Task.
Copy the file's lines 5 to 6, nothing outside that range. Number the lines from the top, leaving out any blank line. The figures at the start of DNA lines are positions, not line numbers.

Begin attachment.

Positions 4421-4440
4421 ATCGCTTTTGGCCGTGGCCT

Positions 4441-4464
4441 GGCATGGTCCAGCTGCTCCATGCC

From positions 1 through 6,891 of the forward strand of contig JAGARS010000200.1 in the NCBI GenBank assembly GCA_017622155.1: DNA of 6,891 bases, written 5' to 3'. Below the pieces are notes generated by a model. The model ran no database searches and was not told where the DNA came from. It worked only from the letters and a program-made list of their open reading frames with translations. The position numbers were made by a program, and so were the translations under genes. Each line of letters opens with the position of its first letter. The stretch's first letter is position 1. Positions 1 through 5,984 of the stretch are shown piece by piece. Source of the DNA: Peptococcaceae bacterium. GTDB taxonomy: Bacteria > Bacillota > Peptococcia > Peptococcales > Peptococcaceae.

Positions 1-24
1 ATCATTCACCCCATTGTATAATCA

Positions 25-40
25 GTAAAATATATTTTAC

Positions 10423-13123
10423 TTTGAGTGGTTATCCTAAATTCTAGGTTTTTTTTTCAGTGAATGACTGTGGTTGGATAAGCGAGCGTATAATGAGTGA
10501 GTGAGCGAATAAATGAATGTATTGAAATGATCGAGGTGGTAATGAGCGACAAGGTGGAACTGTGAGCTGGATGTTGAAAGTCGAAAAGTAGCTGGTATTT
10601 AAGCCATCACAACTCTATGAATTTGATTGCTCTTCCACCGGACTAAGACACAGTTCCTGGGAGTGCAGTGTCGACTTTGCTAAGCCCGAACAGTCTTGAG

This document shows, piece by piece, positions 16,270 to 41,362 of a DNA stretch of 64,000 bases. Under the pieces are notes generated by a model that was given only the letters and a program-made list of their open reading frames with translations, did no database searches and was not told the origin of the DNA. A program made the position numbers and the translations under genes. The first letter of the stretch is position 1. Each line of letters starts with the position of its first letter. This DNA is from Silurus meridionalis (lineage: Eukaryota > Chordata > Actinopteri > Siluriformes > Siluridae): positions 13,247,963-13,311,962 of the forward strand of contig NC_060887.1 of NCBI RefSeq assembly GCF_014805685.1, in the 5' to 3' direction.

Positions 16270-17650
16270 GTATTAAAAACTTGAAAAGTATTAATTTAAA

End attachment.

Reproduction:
From positions 1 through 6,891 of the forward strand of contig JAGARS010000200.1 in the NCBI GenBank assembly GCA_017622155.1: DNA of 6,891 bases, written 5' to 3'. Below the pieces are notes generated by a model. The model ran no database searches and was not told where the DNA came from. It worked only from the letters and a program-made list of their open reading frames with translations. The position numbers were made by a program, and so were the translations under genes. Each line of letters opens with the position of its first letter. The stretch's first letter is position 1. Positions 1 through 5,984 of the stretch are shown piece by piece. Source of the DNA: Peptococcaceae bacterium. GTDB taxonomy: Bacteria > Bacillota > Peptococcia > Peptococcales > Peptococcaceae.

Positions 1-24